Sponsored By

Focus on Diet, Not Supplements, Suggest Tufts ScientistsFocus on Diet, Not Supplements, Suggest Tufts Scientists

July 22, 2005

1 Min Read
Focus on Diet, Not Supplements, Suggest Tufts Scientists

BOSTON--While there is cause for targeted recommendations of some essential nutrients, on the whole, consumers should continue to turn to food rather than dietary supplements as a source of essential nutrients, according to a review by two scientists from Tufts University's Jean Mayer U.S. Department of Agriculture (USDA) Human Nutrition Research Center on Aging. In a special communication published in the July 20 issue of the Journal of the American Medical Association, Alice Lichtenstein, D.Sc., and Robert M. Russell, M.D., report the most promising data on nutrition and health relates to dietary patterns, and that there is insufficient evidence to rely on isolated nutrients in supplements to focus on specific health states.

"Disease-nutrient relationships are by their nature very complex," Lichtenstein said in a Tufts release. "Within the context of high dose nutrient supplementation, outcomes are frequently unexpected. Not only have some studies failed to yield positive results but, occasionally, unanticipated negative effects have been observed."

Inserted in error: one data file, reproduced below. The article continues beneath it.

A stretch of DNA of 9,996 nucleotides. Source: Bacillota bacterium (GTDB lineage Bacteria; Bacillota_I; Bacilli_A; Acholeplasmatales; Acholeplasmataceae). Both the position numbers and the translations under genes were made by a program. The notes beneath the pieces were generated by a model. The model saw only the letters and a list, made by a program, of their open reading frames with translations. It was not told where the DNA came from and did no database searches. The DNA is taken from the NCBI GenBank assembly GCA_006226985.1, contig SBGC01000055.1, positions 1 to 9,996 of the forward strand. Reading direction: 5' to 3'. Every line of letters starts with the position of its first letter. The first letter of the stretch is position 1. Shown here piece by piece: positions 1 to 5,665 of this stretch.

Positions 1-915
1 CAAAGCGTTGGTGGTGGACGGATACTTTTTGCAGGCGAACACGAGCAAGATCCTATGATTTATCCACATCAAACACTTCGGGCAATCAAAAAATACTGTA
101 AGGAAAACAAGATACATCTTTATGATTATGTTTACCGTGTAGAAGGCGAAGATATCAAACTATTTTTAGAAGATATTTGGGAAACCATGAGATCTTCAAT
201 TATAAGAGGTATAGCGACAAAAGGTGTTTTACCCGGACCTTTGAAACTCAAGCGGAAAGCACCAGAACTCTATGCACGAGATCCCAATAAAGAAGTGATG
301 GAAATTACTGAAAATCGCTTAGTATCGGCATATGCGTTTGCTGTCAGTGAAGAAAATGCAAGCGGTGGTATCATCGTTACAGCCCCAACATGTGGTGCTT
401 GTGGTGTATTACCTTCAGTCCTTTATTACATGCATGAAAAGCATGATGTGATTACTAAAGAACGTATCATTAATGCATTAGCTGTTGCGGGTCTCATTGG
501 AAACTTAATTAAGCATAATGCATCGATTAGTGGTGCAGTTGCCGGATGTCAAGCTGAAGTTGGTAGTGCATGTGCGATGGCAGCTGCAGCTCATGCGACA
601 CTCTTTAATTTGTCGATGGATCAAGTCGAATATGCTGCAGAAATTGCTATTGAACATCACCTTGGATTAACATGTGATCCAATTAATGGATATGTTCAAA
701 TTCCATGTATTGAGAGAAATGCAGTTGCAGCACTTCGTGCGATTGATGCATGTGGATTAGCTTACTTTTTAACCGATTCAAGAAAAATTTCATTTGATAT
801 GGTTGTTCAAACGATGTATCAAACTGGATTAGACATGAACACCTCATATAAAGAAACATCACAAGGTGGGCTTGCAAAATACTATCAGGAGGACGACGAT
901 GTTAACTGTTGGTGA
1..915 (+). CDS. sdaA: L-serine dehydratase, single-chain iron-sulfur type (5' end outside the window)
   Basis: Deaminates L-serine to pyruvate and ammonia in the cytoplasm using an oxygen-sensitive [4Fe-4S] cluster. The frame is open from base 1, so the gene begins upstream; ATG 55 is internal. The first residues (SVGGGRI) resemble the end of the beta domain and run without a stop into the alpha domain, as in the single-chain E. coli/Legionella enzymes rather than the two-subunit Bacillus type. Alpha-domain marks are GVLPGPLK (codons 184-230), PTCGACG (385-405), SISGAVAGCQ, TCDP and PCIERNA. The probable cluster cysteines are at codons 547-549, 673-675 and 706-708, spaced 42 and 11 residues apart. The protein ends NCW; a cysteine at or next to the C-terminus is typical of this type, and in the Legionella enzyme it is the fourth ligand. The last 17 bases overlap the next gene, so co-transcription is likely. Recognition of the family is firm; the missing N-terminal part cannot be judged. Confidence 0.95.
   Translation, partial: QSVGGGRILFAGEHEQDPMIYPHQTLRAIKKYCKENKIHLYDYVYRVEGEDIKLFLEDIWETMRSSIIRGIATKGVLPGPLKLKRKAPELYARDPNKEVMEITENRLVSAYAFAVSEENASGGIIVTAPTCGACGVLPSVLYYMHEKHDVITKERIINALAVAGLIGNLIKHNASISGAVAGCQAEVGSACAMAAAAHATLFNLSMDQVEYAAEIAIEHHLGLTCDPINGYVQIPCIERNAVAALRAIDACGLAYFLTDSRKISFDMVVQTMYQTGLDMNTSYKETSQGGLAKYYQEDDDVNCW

In their JAMA piece, the researchers noted the isolation and purification of nutrients have raised the possibility of realizing optimal health through supplementation; however, they added studies using high doses of isolated nutrients (i.e., vitamin E or beta-carotene) have had mixed results and showed possible adverse nutrient interactions and toxicity. The authors did note there remains a place for nutrient supplementation in health care in some at-risk populations, such as the elderly.

Subscribe and receive the latest insights on the healthy food and beverage industry.
Join 47,000+ members. Yes, it's completely free.

You May Also Like